It was 1983 and Château Lagrange had been in a rut for a half century. Vintage after vintage had been smashed by critics, prices were falling, and its Third Growth status was nowhere to be seen. Then, from halfway across the world, Japanese liquor conglomerate Suntory swept away the rust -- literally replacing the outdated cellar and replanting the vineyard -- and got Château Lagrange back on its feet. We're still reaping the benefits of this turnaround today as prices have yet to catch up to the leap in quality.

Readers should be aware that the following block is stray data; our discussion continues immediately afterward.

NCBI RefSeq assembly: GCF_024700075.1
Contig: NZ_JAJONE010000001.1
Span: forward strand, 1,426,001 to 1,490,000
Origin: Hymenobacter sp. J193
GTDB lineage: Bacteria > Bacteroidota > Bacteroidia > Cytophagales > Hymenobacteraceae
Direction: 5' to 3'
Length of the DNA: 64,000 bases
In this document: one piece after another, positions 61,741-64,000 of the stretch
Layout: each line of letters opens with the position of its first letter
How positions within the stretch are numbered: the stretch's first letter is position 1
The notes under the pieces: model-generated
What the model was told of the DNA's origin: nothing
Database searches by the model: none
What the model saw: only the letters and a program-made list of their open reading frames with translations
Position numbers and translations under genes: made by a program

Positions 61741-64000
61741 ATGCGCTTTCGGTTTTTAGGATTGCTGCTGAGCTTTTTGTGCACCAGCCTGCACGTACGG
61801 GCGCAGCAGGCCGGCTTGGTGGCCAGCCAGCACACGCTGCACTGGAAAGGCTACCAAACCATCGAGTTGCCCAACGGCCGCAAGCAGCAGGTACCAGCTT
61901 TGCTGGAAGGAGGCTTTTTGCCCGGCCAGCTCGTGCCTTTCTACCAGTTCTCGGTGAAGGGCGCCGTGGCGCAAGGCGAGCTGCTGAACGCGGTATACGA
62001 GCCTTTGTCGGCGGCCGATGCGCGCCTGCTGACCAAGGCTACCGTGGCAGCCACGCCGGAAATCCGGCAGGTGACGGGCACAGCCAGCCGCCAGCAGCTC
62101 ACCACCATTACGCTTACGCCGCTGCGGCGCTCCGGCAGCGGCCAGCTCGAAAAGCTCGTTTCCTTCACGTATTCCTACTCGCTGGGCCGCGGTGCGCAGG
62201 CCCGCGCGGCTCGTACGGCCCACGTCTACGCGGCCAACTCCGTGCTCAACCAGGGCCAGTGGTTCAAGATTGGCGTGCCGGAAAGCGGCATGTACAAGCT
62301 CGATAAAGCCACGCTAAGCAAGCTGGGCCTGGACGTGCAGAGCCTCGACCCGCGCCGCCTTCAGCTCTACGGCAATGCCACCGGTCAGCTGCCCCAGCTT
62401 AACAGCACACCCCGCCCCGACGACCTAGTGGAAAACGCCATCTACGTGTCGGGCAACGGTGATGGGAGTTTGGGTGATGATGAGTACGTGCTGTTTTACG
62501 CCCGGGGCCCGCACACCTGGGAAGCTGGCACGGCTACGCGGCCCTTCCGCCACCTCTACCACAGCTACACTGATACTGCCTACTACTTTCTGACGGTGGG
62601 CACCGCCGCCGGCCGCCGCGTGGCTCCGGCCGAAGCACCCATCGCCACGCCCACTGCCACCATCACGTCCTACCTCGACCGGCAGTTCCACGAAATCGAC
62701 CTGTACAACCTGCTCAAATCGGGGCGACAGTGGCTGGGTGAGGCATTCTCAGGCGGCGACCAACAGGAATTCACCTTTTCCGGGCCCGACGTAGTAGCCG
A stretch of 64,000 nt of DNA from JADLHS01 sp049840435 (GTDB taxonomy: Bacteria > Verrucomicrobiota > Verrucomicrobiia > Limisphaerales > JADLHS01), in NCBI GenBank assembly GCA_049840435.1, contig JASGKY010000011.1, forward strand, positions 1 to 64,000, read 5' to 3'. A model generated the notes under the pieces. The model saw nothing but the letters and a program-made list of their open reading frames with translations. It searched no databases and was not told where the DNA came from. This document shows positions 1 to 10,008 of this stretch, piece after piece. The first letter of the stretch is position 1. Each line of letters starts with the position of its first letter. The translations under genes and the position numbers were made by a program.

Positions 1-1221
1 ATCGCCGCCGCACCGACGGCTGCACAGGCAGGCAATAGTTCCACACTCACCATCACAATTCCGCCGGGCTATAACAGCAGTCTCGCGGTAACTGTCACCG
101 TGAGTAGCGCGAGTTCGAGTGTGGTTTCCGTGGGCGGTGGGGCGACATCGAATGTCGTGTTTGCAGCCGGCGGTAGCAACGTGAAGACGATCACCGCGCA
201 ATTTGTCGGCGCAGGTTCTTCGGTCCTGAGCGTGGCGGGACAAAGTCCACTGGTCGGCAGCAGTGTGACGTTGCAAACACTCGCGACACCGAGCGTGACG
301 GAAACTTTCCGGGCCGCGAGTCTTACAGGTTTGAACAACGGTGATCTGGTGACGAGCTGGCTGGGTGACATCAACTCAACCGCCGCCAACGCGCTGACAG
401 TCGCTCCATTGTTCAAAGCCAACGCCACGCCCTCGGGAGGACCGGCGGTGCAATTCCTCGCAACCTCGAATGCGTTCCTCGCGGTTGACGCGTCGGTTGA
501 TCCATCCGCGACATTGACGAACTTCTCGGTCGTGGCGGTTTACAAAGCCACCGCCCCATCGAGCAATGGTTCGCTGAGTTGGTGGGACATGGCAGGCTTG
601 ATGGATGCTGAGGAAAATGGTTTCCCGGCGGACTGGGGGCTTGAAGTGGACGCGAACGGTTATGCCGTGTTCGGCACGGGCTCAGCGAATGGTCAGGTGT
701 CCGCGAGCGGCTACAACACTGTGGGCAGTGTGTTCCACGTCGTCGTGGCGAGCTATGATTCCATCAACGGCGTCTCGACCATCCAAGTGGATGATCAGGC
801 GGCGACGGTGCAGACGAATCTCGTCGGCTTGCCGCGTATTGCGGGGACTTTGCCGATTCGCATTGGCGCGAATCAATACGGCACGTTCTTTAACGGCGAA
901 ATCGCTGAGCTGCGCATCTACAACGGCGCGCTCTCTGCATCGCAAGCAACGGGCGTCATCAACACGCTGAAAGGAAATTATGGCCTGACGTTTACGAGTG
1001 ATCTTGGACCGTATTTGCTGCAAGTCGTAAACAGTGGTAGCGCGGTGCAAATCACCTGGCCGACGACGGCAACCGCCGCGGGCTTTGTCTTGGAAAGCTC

Winemaker Marcel Ducasse, who was handpicked by Suntory to lead its return to glory, steered the ship from '83 to 2007 and was recently succeeded by Bruno Eynard, his longtime technical director. Bruno manages the 115 hectare vineyard which is planted primary to Bordeaux varieties, Cabernet Sauvignon, Merlot and Petit Verdot at 65%, 28% and 7% respectively. There is also a small white vineyard -- 4 hectares -- planted to Sauvignon Blanc, Semillon and Muscadelle. For many years, Ducasse and Eynard worked on perfecting what is now a classically structured Saint-Julien that typically shows an almost medicinal austerity in the early going, with dominant notes of cassis, kirsch, menthol and minerals. Once a chronic underachiever, Château Lagrange is now the largest Cru Classé; in Bordeaux, producing between 50,000 and 55,000 cases per year.